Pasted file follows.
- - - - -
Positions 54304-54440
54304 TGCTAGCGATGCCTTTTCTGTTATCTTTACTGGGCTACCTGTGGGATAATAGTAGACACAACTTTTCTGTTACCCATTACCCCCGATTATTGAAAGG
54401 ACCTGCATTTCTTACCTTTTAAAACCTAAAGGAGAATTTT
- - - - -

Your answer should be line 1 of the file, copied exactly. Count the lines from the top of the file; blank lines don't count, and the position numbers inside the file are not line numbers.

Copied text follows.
Positions 54304-54440